In current practice, trust is in the hands of multiple parties. The exhibitor, the equipment manufacturer, and the KDM Creator (the entity that creates a Key Delivery Message) all must be trusted. If there is a third party in between as a handler of security processes, then that entity must be trusted, too. As digital cinema expands globally, studios would like to not have to trust exhibition personnel for the secure handling of their content. They would rather that the systems onsite handle trust in terms of content security, and the exhibitors be left to handle business.
In understanding the trust issues, we must start with how things are done today. Trust begins with the manufacturer of the equipment, who maintains a list of equipment serial numbers and associated digital certificates. The exhibitor provides a list of serial numbers of active equipment, and a 3rd party marries the serial number with a manufacturer-provided certificate. The 3rd party could be the system integrator, a separate service provider, or a KDM Creator, or a combination of these.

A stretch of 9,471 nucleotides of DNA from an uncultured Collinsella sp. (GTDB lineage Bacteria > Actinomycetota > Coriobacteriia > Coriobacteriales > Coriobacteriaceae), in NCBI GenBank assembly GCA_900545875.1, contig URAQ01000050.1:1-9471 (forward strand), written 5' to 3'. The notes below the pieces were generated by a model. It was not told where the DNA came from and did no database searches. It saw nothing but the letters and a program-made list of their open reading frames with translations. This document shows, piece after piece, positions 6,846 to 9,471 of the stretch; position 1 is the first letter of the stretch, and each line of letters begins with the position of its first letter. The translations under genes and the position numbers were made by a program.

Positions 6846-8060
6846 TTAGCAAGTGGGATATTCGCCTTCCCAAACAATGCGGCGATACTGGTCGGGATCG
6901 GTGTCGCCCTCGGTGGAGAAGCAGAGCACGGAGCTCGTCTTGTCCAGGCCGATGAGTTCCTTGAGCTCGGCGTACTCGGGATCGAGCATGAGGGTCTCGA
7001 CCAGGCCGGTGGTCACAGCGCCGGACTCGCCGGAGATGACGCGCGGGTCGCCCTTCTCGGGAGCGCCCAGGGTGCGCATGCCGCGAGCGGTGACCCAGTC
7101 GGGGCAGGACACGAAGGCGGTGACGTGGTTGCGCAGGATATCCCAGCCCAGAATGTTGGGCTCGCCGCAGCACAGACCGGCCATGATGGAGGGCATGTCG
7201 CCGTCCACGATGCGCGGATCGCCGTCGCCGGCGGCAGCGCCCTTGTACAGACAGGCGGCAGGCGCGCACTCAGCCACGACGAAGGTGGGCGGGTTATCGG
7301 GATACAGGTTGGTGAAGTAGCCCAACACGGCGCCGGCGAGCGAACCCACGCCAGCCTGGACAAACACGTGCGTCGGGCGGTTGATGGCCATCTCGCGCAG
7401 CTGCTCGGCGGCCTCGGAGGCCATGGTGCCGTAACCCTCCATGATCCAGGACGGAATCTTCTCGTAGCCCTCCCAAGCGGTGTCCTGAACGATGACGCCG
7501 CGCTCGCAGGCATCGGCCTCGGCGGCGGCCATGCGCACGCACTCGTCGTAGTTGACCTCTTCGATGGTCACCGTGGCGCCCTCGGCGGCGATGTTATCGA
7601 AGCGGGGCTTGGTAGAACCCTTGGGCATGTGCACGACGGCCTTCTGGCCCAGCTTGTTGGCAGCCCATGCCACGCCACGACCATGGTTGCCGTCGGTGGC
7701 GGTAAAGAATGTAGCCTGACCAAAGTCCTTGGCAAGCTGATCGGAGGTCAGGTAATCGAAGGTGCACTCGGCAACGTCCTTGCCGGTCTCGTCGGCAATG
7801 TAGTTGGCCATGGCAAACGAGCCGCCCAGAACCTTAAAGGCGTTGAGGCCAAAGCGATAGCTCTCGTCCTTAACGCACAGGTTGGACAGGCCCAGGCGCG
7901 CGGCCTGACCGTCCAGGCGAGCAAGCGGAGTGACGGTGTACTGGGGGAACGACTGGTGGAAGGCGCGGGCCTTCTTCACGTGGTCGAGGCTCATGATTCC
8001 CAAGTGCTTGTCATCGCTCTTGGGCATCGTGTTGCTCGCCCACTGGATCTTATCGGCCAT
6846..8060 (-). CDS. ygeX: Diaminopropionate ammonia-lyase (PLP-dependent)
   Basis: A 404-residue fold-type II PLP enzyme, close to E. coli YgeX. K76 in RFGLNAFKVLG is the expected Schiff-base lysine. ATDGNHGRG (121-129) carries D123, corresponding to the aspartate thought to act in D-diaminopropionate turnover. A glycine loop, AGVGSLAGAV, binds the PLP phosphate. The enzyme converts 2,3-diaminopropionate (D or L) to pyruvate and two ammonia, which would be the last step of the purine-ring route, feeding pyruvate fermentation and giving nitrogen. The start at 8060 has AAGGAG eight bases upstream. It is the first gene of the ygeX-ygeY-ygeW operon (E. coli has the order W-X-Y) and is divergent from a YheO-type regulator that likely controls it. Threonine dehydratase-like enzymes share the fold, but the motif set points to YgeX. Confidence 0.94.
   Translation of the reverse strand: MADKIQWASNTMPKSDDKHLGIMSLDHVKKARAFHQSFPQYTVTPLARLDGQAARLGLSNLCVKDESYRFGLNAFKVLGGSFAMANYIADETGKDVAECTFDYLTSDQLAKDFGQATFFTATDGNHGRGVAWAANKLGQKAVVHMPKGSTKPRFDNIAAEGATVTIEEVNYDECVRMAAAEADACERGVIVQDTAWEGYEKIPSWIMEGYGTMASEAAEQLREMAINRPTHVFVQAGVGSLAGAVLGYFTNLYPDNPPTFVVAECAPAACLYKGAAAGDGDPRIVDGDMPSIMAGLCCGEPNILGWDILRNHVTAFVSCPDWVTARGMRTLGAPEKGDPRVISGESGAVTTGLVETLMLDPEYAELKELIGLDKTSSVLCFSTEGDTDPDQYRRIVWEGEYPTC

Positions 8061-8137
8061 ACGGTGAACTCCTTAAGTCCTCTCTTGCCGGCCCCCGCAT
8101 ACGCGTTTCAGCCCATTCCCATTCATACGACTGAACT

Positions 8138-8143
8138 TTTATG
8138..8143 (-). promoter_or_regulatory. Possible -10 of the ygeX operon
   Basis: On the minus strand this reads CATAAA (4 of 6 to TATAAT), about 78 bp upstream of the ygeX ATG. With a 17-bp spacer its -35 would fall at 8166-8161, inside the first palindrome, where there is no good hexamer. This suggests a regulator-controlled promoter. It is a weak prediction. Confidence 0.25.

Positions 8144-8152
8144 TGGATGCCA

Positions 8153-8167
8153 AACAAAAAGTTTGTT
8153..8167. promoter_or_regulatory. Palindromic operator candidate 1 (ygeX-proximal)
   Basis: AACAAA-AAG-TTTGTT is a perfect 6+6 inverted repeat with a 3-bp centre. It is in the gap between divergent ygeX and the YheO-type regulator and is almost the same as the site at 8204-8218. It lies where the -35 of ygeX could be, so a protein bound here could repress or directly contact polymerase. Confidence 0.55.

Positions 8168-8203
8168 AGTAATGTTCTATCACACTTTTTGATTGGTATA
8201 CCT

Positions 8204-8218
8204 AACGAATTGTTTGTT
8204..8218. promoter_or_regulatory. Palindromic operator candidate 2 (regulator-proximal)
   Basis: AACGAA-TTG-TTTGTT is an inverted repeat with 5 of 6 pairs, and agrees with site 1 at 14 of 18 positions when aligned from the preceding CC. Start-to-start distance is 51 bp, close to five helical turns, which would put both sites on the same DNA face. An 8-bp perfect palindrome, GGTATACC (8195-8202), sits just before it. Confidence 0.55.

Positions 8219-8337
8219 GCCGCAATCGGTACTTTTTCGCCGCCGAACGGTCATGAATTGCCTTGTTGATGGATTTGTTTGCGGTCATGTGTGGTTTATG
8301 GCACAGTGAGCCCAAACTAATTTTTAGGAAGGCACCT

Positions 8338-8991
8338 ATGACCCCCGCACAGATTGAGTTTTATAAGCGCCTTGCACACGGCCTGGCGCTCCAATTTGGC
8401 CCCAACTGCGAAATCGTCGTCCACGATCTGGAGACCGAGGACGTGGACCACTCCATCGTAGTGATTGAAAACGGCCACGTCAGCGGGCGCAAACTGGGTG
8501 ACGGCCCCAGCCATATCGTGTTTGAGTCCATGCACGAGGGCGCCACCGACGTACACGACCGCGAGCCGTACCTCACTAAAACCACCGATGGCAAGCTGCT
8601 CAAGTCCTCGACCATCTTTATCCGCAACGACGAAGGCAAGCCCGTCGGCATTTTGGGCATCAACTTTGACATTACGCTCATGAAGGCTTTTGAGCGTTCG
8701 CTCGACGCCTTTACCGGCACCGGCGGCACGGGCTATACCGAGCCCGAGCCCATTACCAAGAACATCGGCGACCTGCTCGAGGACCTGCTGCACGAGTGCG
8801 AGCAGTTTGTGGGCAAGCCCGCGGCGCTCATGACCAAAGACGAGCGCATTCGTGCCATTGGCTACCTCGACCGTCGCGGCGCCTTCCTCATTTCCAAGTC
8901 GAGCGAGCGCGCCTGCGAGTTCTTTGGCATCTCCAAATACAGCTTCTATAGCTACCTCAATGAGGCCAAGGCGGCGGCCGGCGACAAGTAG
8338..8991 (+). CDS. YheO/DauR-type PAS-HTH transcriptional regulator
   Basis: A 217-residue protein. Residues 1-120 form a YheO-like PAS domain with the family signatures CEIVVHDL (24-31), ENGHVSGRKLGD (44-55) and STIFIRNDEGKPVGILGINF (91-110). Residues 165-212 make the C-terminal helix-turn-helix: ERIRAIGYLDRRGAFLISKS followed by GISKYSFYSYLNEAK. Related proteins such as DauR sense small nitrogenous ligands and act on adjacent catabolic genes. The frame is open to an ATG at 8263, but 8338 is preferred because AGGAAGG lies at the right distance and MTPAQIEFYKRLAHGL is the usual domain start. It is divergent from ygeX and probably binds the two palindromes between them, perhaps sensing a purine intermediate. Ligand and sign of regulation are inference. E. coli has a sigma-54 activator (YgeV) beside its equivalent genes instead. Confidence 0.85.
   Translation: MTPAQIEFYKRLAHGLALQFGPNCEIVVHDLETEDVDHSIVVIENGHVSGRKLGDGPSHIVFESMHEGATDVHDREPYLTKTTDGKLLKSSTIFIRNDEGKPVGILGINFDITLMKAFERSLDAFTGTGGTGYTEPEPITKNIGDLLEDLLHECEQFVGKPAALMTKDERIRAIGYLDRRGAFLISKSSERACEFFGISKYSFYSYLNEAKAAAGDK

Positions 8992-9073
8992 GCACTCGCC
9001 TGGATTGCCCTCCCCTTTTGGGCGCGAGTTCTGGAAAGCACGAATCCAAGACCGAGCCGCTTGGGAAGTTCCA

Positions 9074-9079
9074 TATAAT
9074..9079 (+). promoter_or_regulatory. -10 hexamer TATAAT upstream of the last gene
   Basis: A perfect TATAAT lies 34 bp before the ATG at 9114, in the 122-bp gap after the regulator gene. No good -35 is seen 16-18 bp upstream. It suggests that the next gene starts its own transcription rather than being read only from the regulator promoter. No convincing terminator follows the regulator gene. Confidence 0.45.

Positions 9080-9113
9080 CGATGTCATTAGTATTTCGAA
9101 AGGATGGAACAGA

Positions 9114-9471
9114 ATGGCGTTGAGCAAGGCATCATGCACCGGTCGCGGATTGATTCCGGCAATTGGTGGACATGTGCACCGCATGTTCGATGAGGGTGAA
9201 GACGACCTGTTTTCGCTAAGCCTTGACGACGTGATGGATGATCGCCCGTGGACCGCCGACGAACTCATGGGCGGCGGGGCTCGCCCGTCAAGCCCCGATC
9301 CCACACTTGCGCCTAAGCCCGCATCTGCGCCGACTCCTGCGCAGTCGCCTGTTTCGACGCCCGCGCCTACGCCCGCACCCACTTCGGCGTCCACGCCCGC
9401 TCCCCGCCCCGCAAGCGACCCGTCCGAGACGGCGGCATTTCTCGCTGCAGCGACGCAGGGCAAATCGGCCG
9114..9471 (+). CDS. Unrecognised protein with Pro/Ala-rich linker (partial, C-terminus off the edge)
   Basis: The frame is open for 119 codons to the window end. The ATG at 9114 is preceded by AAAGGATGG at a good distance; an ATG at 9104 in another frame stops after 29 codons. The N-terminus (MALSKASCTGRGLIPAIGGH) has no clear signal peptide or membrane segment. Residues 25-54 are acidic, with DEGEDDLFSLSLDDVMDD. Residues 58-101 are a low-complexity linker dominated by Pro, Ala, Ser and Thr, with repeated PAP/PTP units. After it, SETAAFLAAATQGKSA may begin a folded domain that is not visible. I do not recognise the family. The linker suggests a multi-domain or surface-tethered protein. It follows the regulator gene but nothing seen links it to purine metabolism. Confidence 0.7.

The most sensitive activity in the digital cinema security chain is that of the KDM Creator. Once a KDM is created, the movie can be decrypted on the device to which the KDM is targeted. Without a matching KDM, the movie cannot be decrypted on a device. Should a KDM be created for a device that is not intended to play the movie, or a device that is no longer trusted, then a breach of trust has occurred. The KDM Creator is hired by the content owner, so a trusted relationship always exists between these two entities.